Serum thyroid hormone concentrations decline to subnormal levels within 24 to 72 hours of bilateral thyroidectomy and remain low if all thyroid tissue is removed. It is unusual, however, for these cats to develop clinical signs suggestive of hypothyroidism. Routine thyroid hormone supplementation may not be necessary. If signs such as obesity, sluggishness, and poor hair coat develop and if the measured serum thyroxine concentration is low, treatment with sodium levothyroxine (0.1 mg/day) is warranted.

Thyroidectomy is curative in most hyperthyroid cats. It is a technically simple procedure that can be performed successfully in most veterinary hospitals. Anesthetic and postoperative complications have been reported to occur commonly, but their incidence and significance decrease as appropriate precautions, monitoring, and treatment are initiated. Relapse has been seen in 5 percent of cats after bilateral thyroidectomy, as a result of tissue inadvertently left behind or because of the presence of ectopic hyperfunctional tissue. Twenty percent of cats treated with unilateral thyroidectomy become hyperthyroid again within 1 year of the initial surgery, illustrating the inadequacy of visual inspection as a means to distinguish unilateral from asymmetric bilateral disease. A small percentage of cats will have hyperfunctional thyroid tissue inaccessible to the surgeon, necessitating consideration of other therapy.

Thyroid cells have a natural avidity for iodine and are unable to distinguish between normal and radioactive iodine. When radioiodine. is administered orally or intravenously, it is taken up by the thyroid gland and trapped within the colloid of functioning thyroid follicles. The most commonly used isotope is 131, which has a half-life of 8 days and emits gamma rays and beta particles. Beta particles travel up to 2 mm (average 400 um) in tissue and are locally destructive, damaging functioning thyroid tissue. Radioiodine therapy is effective in destroying all hyperfunctional tissue, whether it is associated with the gland or in an ectopic location. The chronically elevated serum thyroxine concentrations seen in hyperthyroid cats result in decreased thyroid- stimulating hormone (TSH) and atrophy of normal thyroid tissue. Normal tissue, then, does not take up the radioiodine and is spared.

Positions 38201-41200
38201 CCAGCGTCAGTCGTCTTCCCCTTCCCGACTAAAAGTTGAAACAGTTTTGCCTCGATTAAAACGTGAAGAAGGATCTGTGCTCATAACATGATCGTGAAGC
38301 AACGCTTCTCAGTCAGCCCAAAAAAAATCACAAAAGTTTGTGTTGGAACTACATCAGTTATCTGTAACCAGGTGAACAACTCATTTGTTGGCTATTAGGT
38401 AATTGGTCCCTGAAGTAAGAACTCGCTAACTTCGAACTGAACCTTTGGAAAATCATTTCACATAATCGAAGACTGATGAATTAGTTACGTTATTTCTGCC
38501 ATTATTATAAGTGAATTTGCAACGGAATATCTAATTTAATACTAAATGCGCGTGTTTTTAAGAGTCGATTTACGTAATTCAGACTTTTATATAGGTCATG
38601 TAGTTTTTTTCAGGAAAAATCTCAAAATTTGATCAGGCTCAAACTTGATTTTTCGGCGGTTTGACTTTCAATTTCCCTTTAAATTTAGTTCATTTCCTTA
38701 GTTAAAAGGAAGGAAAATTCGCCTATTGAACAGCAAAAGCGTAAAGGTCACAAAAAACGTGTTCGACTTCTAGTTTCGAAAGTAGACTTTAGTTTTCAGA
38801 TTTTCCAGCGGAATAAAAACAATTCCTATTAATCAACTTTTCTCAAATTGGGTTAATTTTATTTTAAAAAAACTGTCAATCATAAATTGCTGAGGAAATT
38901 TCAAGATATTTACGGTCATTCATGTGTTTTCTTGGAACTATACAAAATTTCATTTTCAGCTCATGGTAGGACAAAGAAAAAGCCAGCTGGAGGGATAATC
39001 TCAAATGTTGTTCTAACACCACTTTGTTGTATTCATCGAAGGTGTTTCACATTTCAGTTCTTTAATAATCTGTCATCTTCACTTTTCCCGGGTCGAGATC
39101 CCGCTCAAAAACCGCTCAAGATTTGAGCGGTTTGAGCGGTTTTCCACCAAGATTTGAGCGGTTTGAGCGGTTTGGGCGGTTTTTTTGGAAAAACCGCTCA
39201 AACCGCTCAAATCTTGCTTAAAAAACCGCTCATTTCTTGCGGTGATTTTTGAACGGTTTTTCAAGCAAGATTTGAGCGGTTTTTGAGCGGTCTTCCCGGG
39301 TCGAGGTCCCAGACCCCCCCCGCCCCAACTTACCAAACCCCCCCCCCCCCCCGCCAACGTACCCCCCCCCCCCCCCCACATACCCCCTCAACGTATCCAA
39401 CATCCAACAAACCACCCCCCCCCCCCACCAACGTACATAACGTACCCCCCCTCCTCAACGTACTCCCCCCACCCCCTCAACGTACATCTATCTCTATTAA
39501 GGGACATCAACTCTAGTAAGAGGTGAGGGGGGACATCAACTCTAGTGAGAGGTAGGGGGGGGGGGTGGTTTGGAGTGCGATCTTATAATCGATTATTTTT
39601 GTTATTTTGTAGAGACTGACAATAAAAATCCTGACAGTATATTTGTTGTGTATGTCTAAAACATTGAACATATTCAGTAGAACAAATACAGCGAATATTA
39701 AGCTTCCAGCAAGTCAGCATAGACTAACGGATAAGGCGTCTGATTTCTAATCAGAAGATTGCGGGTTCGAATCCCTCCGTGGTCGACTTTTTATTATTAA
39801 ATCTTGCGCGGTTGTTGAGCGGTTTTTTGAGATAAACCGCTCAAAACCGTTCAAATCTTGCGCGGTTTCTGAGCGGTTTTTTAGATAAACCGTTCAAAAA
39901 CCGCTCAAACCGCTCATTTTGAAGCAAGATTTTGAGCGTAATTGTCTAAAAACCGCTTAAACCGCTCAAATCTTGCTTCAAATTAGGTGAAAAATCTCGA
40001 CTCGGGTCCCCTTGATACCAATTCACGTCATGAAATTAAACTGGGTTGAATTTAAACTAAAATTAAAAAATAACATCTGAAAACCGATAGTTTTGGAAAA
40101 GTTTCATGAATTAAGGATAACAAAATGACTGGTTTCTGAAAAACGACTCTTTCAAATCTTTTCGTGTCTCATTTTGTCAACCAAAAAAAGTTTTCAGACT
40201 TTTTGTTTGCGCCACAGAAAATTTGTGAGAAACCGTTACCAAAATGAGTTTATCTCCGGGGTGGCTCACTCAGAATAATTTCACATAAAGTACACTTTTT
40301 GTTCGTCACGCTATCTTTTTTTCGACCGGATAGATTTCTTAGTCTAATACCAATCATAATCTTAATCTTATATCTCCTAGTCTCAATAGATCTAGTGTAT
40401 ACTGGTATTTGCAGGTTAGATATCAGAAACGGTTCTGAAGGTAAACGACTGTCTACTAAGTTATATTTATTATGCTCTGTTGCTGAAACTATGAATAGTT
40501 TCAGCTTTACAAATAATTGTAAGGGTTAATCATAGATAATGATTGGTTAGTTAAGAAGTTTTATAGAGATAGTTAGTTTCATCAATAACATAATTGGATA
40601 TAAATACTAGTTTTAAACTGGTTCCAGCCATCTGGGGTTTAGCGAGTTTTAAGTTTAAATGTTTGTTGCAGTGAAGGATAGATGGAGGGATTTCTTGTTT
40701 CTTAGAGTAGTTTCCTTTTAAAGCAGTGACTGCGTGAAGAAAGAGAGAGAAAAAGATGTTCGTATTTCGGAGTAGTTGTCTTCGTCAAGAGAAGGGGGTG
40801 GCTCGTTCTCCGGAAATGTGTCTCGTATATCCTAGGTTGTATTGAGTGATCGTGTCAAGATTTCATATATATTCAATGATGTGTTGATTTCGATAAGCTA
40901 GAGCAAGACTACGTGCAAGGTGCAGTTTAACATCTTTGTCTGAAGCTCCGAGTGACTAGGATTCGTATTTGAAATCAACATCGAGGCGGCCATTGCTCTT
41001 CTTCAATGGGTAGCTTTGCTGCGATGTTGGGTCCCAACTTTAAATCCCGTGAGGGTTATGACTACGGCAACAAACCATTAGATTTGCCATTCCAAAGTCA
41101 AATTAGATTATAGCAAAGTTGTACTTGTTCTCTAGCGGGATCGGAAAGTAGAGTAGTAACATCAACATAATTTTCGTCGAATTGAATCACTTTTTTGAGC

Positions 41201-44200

The goal of radioiodine therapy is to obtain a cure as quickly as possible. Most reports emphasize the calculation of a dosage using an estimation of thyroid gland size and radioiodine kinetics following a tracer dose of 131I. This requires sophisticated and expensive nuclear medicine equipment and trained personnel. Although attempts to precisely determine the dose to be delivered to the thyroid using these calculations have been unsuccessful, the results of therapy using the doses calculated by this method have been promising. Recently, however, similar therapeutic success has been demonstrated using a fixed dose of 4 or 5 mCi of 131I, thereby dramatically decreasing the time, expertise, expense, and equipment required to threat hyperthyroid cats with radioiodine. Functional thyroid carcinomas, seen rarely in the cat.

When considering radioiodine therapy for a hyperthyroid cat, it is important to evaluate the patient carefully. Travel can be stressful and even fatal for the unprepared, unstable hyperthyroid cat. In addition, following treatment, the cat will be radioactive, and laboratory testing and intensive care will be radioactive, and laboratory testing and intensive care will be difficult or impossible for a prolonged period of time (2 to 5 weeks). The cat should, therefore, be relatively stable before radioiodine therapy is recommended. Attempts to stabilize the cat may include propranolol (a cardiac drug) therapy and perhaps even a 2 to 3 month course of antithyroid medication, as was described for the presurgical patient.

The treatment of hyperthyroid cats with radioiodine is a simple and nonstressful procedure. An intravenous catheter is inserted and the iodine is administered as a slow bolus. Although some have advocated oral administration of the iodine dose, it is not recommended, because of the potential for variable absorption, vomiting of the entire or partial dose, and additional human exposure.

After treatment, strict radiation safety precautions must be followed. Each cat is maintained in a metabolic cage in a room with limited access. This room must be inspected and approved by the appropriate government radiation safety officials. Personnel handling the cats must wear laboratory coats, gloves, and dosimeters. All material removed from the cage must be disposed of as radioactive waste. Cats are hospitalized until their surface radiation dose as measured by a geiger counter is below a level deemed safe by radiation safety officials. This is usually a period of 1 week. When the cats are returned to their owners, additional precautions and restricted owner contact may be advised for 2 to 3 weeks.